In Jerusalem, preserving antiquities with tech (pictures)
The Shrine of the Book
Our search for high-tech preservation of antiquities led us to the Israel Museum in Jerusalem.
The main exhibit there is the Shrine of the Book, where visitors can see some of the 2,000-year-old Dead Sea Scrolls.
Using tech for preservation
Nearby on the museum's campus, the Israel Antiquities Authority maintains the Leon Levy Dead Sea Scrolls Digital Library. There, Shai Halevi (center), the the project's photographer, creates images of the manuscripts for monitoring and preservation.
Leon Levy lab
The lab includes a custom-built spectral-imaging camera that takes detailed digital pictures of historical documents using red, green and blue lights.
A digital sea scroll
The composite image of the red, green and blue pictures creates an image like the one seen here, with pictures taken from the sides as well to capture all the wrinkles in the parchment.
Halevi at work
Here Halevi prepares to take another set of pictures of Dead Sea Scroll fragments. In all, 56 exposures are taken of each fragment to capture every detail.
A close eye on conservation
Here a conservator working in the an adjacent lab surveys a piece of ancient text. Only four conservators in the world are authorized to handle the Dead Sea Scrolls.
Moving into the digital future
Pnina Shor, a longtime IAA archeologist, is now the head of the Dead Sea Scrolls Projects, where she helps lead the efforts to add more tech to the government agency's work.
Google spurs digital wave
Google's Israel team, lead by Yossi Matias -- pictured here in the company's Tel Aviv offices -- served as a catalyst to get more museums and libraries to put their archives and art online.
The Hall of Names
At Yad Vashem, Israel's Holocaust memorial, millions of testimonials about victims are kept in books within the Hall of Names room here.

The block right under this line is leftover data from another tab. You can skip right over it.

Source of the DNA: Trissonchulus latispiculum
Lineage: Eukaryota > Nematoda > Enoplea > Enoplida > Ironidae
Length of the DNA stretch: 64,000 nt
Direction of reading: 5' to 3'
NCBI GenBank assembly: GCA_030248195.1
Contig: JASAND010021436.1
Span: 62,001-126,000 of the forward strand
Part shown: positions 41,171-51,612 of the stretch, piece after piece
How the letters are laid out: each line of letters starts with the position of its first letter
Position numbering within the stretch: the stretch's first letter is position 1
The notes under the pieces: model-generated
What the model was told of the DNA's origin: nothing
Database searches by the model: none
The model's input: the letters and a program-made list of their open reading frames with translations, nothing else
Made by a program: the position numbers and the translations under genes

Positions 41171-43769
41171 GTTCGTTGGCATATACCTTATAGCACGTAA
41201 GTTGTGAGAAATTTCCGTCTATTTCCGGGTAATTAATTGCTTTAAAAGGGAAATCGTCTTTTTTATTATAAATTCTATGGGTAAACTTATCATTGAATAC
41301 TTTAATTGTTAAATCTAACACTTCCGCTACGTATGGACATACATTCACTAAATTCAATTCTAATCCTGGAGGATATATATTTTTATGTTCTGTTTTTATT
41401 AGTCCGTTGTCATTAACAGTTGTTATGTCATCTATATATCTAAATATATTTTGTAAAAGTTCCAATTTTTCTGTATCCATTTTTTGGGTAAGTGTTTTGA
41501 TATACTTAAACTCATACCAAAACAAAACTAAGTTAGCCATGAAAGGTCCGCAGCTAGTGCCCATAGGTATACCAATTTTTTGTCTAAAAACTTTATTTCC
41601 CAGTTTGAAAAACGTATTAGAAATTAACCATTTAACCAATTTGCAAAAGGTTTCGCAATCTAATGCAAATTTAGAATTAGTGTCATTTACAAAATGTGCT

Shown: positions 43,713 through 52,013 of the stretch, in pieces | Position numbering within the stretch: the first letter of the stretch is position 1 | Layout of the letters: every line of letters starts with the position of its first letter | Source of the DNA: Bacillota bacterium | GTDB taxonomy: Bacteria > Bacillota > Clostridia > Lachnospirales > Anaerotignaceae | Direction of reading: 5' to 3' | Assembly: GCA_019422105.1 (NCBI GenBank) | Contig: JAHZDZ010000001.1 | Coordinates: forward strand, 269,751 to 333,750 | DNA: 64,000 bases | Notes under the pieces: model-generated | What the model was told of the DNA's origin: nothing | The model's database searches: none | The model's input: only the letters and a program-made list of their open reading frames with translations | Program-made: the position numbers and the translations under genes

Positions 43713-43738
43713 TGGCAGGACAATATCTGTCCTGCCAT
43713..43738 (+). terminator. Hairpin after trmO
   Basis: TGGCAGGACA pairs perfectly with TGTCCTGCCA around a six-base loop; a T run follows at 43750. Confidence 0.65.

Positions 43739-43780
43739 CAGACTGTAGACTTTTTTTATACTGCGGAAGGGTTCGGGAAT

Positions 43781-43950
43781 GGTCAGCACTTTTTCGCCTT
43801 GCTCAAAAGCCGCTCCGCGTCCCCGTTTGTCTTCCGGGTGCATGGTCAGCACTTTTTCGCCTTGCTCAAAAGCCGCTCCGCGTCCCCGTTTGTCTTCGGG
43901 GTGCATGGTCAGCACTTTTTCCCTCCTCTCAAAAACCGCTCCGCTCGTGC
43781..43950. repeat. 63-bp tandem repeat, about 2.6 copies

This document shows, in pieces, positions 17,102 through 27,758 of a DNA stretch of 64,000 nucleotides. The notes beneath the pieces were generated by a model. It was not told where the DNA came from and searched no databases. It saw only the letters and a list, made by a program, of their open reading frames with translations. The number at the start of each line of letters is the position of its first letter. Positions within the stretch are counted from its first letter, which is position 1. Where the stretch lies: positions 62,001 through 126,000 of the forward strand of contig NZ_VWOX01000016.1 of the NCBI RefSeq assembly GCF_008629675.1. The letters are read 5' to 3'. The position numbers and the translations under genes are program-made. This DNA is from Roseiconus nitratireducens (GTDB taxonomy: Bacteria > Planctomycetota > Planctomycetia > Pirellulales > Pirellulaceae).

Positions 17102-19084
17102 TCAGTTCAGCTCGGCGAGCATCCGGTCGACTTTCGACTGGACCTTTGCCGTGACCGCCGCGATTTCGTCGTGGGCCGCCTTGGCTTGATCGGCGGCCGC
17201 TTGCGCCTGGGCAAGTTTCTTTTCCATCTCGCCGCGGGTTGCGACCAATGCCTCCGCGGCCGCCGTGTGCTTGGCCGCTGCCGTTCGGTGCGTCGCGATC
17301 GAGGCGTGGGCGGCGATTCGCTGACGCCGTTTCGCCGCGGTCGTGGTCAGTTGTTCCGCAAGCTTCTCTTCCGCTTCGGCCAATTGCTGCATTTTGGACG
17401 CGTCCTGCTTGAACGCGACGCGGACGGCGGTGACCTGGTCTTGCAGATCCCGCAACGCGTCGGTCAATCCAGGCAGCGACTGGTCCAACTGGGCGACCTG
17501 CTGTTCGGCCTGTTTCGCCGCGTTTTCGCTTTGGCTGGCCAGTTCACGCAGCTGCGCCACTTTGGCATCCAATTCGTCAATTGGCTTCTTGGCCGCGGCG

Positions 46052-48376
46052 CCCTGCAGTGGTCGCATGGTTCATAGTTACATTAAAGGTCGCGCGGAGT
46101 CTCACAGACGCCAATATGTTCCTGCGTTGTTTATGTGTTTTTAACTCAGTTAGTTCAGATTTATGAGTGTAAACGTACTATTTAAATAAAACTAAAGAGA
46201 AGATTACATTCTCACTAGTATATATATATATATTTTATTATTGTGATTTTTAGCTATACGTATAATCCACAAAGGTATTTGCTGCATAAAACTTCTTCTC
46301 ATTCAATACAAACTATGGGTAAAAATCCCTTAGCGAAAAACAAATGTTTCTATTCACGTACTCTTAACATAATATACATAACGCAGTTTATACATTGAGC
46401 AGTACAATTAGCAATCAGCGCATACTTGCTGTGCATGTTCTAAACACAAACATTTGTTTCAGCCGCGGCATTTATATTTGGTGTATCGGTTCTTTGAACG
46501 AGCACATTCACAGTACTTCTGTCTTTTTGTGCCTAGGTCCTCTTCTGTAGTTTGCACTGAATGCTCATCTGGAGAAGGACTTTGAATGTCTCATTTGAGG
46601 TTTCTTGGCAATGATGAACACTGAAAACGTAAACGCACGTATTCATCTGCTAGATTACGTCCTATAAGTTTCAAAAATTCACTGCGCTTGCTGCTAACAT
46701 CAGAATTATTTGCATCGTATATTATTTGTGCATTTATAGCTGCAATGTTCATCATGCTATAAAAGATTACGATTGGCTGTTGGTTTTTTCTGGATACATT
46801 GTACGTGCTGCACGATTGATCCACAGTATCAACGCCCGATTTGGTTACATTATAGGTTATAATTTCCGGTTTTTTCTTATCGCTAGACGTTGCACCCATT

The hall's dome
The room's dome includes pictures of 600 Holocaust victims, to represent those murdered in the Holocaust.
The case of Mr. Grinman
Yad Vashem is working to connect more of its names, pictures and other files together, to reconstruct victims' lives. Here, Haim Gertner, the museum's archives division director, describes researchers' work discovering one Holocaust victim's history.
Inside the archive room
Here, Gertner shows a Nazi-created prisoner card.
Yad Vashem's digital media lab
The museum created a digital media lab focused on preserving audio and video files related to the Holocaust. Here, Yad Vashem CIO Michael Lieber (right) and Adir Barel, head of the digital media lab, discuss the race against time to save material from decades-old media formats.
Yossi Ben-David, a digitization expert, uses a high-powered camera to create a digital copy of an heirloom family diary from the war.
A spot-on Auschwitz Album copy
Ben-David recreated the one-of-a-kind Auschwitz Album, in hopes of giving museum visitors the feeling of flipping through a historical document.
At the IAA's 3D-imaging lab
The IAA bought a 3D scanner two years ago to record pottery, flints and other excavation finds, so it can find more nuances in these artifacts. The device is now housed at the agency's offices in the Har Hotzvim industrial park.
The 3D scanner
The 3D-imaging camera, seen here, is scanning a tiny, 3,000-year-old grape seed.
Avshalom Karasik, who heads IAA’s 3D laboratory, shows a program that analyzes 3D pottery images.
Hundreds of excavations are done annually in Israel. Some of the reconstructed pottery pieces end up here, in the basement of IAA's Har Hotzvim offices.
Metal and glass labs
The Har Hotzvim offices also include labs to restore metals, glass and other materials uncovered from digs.
Antiquities meet tech
Although the Har Hotzvim offices are in an industrial park filled with science and technology companies, several aspects of the IAA offices are far from high-tech.
Tables filled with pottery shards
Many hallways are lined with long wooden tables that are filled with pieces of pottery.